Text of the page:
• City Councilmember and Committee Chair Teresa Mosqueda spoke up to signify the proposal was something being considered by council members and staff of the Seattle mayor’s office. She said there was “a broad coalition” of groups weighing in with the city, including the National Association for the Advancement of Colored People (NAACP), and that the UFCW 21 plan hadn’t been endorsed by either the mayor or city council. Mosqueda stated there wasn’t so much as a “draft law” agreed to thus far.
      • Garrett’s answer was “not on behalf of WSLCB" but as leader of Tabor 100: “anything that increase[s] tax or cost to a small businesses”---which included “100%” of cannabis retailers—could pose “a harm” to a business.
      • Check out the UFCW 21 cannabis equity page.
    • Since race wasn’t a factor the WSLCB application process would likely consider, Mosqueda asked whether “geographic location” was being considered as a way of “defining folks who’ve been disproportionately harmed by the war on drugs,” particularly for Seattle’s “central district” which was targeted in the drug war (audio - 4m, video).
      • Garrett noted some applicants could qualify by having resided in a disproportionately impacted area (DIA) around the state, and the board had also heard about central district residents who were dislocated due to gentrification. She indicated their process had been diligent in “taking those things into consideration.”
      • Smith conveyed that the scoring rubric would consider nine criteria, including having lived in a DIA, with points awarded to the applicant based the length of time they resided there. Other applicant factors being evaluated were having a drug conviction on their record or that of a family member, along with time incarcerated for a drug offense and household income level, she added. Another factor being considered was if the applicant had formally run a medical cannabis “garden between 1998 and 2016, or do you have any previous cannabis business experience that would” make the applicant’s business more “viable.” Lastly, Smith identified applicants having held “or currently hold a state cannabis license, or are you a title certificate holder” would have their prioritization impacted, although the agency’s proposed scoring rubric adds points for applicants who don’t hold a cannabis license. She mentioned that equity applicants would also be asked some things “they won’t receive points for” while also having to create a social equity plan “to enhance a community,” something which was "required by law" for equity applicants only.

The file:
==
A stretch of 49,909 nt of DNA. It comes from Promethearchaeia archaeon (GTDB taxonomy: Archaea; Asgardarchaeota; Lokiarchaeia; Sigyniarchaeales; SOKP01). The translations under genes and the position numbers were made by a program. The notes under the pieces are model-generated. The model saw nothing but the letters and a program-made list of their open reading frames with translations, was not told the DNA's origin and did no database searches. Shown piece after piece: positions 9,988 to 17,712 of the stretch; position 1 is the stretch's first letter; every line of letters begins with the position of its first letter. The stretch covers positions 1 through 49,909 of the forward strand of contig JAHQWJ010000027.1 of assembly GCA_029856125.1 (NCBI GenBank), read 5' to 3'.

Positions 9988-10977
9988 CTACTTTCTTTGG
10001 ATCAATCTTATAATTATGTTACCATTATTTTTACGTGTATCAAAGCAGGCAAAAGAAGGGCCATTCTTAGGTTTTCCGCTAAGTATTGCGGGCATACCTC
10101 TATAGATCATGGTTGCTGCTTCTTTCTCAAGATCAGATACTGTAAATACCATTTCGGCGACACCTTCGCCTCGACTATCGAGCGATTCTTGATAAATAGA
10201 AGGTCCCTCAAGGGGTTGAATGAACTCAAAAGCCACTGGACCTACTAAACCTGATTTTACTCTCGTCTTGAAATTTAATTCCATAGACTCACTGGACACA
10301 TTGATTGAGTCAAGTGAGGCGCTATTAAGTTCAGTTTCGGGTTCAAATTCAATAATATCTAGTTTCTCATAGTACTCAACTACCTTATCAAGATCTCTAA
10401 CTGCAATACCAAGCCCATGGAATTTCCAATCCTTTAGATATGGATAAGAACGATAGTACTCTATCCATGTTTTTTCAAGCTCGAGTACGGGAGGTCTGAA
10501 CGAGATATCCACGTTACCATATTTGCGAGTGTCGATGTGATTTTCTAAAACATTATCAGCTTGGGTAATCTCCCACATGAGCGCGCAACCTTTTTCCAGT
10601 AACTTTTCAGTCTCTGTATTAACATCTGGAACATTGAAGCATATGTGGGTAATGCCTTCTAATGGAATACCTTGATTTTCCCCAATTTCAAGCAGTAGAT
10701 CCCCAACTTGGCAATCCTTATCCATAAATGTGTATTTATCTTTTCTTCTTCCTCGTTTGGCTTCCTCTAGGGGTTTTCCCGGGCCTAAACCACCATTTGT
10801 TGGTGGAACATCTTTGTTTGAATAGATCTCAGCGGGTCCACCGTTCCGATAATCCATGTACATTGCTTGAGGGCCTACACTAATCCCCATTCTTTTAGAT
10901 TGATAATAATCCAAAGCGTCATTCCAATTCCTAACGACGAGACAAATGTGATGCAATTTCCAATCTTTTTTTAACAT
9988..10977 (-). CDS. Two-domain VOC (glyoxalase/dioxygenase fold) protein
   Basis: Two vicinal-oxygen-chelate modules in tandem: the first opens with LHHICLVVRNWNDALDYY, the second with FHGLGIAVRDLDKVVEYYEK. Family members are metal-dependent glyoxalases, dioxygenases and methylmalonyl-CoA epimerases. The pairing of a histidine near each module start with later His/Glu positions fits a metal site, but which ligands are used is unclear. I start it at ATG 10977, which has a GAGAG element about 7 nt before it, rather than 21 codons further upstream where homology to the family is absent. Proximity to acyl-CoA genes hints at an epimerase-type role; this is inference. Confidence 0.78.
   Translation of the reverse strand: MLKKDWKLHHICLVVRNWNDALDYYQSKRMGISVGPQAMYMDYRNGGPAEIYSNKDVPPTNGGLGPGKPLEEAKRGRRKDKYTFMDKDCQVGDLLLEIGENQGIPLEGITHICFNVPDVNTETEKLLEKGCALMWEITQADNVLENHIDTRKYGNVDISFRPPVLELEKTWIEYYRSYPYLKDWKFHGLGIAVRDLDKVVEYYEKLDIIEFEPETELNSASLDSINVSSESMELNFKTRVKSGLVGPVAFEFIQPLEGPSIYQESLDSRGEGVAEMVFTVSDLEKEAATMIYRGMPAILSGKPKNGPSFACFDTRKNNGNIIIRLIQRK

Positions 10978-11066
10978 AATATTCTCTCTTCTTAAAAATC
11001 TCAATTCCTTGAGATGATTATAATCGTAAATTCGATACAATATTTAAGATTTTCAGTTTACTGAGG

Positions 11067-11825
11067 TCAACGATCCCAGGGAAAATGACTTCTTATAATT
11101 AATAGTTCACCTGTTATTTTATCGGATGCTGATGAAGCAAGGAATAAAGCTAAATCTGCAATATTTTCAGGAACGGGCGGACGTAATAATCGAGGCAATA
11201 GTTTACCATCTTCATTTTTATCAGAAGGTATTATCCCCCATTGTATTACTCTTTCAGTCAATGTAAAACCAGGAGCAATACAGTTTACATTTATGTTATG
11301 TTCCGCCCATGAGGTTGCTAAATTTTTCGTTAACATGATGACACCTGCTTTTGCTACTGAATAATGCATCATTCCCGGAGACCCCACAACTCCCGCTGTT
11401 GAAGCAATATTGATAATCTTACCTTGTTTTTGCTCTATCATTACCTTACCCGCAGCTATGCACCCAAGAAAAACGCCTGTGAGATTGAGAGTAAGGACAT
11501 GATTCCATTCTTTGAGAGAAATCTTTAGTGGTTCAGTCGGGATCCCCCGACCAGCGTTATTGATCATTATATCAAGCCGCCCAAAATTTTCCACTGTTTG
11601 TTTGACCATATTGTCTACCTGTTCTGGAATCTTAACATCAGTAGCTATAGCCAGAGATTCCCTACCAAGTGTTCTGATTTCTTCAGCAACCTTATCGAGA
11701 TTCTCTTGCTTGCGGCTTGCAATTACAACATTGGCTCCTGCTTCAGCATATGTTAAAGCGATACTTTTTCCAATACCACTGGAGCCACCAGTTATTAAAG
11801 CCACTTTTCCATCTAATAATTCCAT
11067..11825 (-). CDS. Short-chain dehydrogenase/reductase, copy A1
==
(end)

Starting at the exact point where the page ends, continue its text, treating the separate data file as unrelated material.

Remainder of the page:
• Committee Chair Teresa Mosqueda concluded the discussion by promising their discussions with staff of the mayor’s office and city departments as well as stakeholders would continue (audio - 1m, video).
    • She expected to “compare notes” with WSLCB representatives to consider their equity applicant criteria in relation to any standards used in a city council proposal on the topic. Mosqueda believed this collaboration would be part of developing an “equity lens, not just in Seattle, but across the state.”
    • Mosqueda assured those listening there would be updates about the committee’s cannabis equity work, including “a possible draft” for a city equity program.
      • At time of publication, none of the Finance and Housing Committee meetings held since April have featured cannabis equity agenda items, according to the council calendar.